Polygamist leader conspired to kidnap child wives while in prison, prosecutors allege

Family and followers of Samuel Bateman gather around as he calls from police custody following his arrest in Colorado City, Ariz., on Sept. 13, 2022. Trent Nelson/The Salt Lake Tribune via AP

NOTE: The following article contains disturbing content. Please read at your own discretion.

After being arrested in Sept. on charges of child abuse and destroying evidence, Samuel Bateman, the leader of a small offshoot group of the polygamous Fundamentalist Church of Jesus Christ of Latter-Day Saints (FLDS) is now suspected of helping to arrange the abduction of children from state custody.

Nine girls believed to be Bateman’s child wives were taken into state custody following his arrest on Sept. 13, but on the night of Nov. 27, eight of the girls left their assigned group homes and were abducted by Bateman’s adult wives, according to a complaint filed in federal court in Spokane, Wash.

The accused polygamist leader, now in jail, kept in touch with his multiple wives and allegedly helped orchestrate the abductions of his minor wives, whom he referred to in codenames during video calls with the abductors.

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According to an affidavit filed in federal court from FBI Special Agent Dawn A. Martin, Bateman is believed to have about 50 followers and 20 wives, “many of whom are minors, mostly under the age of 15,” as reported by the Salt Lake Tribune.

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Some of the descriptions in the affidavit were drawn from recordings made by a Colorado City, Ariz., woman who helps people in the polygamy community and her husband, who was filming a documentary.

Bateman allegedly told the couple that he was instructed to “give the most precious thing he has, his girls’ virtue,” to three of his adult male followers while he watched, in an event later referred to within his sect as the “Atonement.”

“God will fix their bodies and put the membrane back in their body. I’ve never had more confidence in doing his will. It’s all out of love,” Martin quoted Bateman as saying, noting that one of the three girls was 12 years old at the time.

A former wife of one of Bateman’s followers told Martin that girls within the fringe sect are first made to watch sex acts, and then later participate. She also described a November 2021 gathering called the “Atonement” where an adult male follower was directed to have sex with a girl, the affidavit said.

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Bateman has not been charged with sexual abuse. However, Martin’s affidavit said there is probable cause to believe Bateman and others transported minors across state lines to engage in “illicit sexual conduct” between May 2020 and November 2021.

When Bateman was arrested in September, nine girls believed to be child wives were taken into custody and placed in a group home by the Arizona Department of Child Safety. The girls were interviewed but most did not incriminate Bateman, though at least one said she was present and partially nude during one of his “sex orgies,” according to court documents viewed by the Salt Lake Tribune.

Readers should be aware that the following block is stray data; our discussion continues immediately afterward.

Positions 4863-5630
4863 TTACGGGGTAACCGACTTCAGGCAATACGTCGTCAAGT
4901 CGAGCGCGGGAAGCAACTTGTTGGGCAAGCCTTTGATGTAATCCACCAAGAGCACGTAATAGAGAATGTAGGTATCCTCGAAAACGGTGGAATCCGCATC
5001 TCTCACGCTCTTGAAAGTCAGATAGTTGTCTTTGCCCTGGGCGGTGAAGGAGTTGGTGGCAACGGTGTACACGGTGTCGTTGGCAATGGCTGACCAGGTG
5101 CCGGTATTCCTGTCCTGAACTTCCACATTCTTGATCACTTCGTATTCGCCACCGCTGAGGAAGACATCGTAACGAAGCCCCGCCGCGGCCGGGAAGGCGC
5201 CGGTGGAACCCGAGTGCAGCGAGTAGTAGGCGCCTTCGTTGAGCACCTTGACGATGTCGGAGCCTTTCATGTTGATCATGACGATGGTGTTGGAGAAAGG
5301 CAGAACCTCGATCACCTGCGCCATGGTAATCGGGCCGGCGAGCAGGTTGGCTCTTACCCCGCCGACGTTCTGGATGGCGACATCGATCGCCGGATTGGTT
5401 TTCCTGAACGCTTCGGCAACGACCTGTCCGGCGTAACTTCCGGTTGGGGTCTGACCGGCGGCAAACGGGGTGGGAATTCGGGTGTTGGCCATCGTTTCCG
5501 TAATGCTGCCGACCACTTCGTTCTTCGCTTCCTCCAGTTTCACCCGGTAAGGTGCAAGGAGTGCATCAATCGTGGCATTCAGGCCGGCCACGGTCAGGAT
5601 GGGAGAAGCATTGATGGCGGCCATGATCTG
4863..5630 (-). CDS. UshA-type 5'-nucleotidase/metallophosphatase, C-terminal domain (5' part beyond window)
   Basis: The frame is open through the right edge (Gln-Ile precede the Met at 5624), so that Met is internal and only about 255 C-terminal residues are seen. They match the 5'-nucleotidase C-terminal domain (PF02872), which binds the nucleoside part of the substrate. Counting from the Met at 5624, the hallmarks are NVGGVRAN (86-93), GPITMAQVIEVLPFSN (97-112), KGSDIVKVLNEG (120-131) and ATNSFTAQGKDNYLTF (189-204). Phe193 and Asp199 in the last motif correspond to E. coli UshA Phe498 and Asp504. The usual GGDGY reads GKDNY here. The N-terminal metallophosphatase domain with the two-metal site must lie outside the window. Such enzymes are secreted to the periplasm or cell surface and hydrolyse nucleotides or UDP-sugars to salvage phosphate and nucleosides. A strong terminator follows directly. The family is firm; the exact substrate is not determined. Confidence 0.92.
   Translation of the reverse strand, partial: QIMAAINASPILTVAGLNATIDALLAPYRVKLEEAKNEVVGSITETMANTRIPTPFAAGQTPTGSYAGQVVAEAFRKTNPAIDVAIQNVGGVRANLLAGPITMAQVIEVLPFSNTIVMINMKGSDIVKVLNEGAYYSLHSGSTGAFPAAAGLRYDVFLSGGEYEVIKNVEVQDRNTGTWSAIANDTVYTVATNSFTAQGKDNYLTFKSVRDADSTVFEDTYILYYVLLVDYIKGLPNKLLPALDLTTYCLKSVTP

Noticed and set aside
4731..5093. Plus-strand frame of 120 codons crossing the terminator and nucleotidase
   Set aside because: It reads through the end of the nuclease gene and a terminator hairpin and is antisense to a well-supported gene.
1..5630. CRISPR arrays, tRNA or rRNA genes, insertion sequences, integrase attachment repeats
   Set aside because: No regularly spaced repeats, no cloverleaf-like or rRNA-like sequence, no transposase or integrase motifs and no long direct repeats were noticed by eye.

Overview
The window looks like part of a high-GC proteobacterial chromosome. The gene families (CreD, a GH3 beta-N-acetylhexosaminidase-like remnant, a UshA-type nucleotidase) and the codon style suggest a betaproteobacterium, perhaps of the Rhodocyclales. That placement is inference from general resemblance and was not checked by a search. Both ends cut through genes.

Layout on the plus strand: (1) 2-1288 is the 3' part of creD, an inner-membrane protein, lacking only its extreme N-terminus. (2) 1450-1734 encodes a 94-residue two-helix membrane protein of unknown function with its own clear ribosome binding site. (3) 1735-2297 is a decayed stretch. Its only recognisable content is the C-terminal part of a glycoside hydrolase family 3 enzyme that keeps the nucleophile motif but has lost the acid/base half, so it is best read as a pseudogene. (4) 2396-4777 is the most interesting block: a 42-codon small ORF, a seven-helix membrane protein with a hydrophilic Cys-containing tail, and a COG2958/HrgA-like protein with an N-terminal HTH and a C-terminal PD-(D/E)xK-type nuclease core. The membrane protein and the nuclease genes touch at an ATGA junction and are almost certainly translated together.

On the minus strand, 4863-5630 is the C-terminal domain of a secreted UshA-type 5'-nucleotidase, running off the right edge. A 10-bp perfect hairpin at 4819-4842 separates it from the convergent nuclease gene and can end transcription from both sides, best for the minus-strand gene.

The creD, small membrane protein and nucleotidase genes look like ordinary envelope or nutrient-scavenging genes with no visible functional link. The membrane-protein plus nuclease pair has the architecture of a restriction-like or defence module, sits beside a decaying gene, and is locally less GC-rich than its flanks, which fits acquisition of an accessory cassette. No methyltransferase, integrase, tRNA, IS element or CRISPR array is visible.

Federal agents attempted to interview five girls who mentioned “sleeping with Bateman, kissing him, and touching him,” in journals seized during the September raid that ended in Bateman’s arrest, but the girls refused to fully participate. The federal agent said he believed some of the older girls were “influencing” the younger girls not to talk about Bateman.

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The nine girls were then separated, though siblings were placed together in group homes, according to the filing — though the FBI believes they stayed in contact via a group chat on Signal, an encrypted messaging app. On the Sunday after American Thanksgiving, eight of the nine girls allegedly left the group homes.

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That night, Bateman made a recorded video call from federal custody to one of his adult wives, according to the court documents. It states the video showed two of his young adult wives driving in a car, talking to Bateman about how they have two girls referred to as “E1 and E2.”

At one point in a later call, the two child wives can be seen in the back of the car, court documents allege.

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During a video call the next morning, Bateman asks one of his adult wives why “W2” was not with them, referring to the only young girl to not leave Arizona custody. The wife replied that “they tried,” and Bateman insists that they “get that girl,” saying it “puts pressure on him when they are scattered.”

Throughout the video call, the camera pans from the two adult wives to the eight girls.

The FBI eventually tracked down the women and girls after a credit card owned by one of the wives’ cousins was used to rent an Airbnb. Law enforcement arrived at the rental property and an officer stopped a vehicle and identified the eight missing girls.

According to the Salt Lake Tribune, the whereabouts of the recovered girls is not public and two of the adult wives named in the complaint were arrested.

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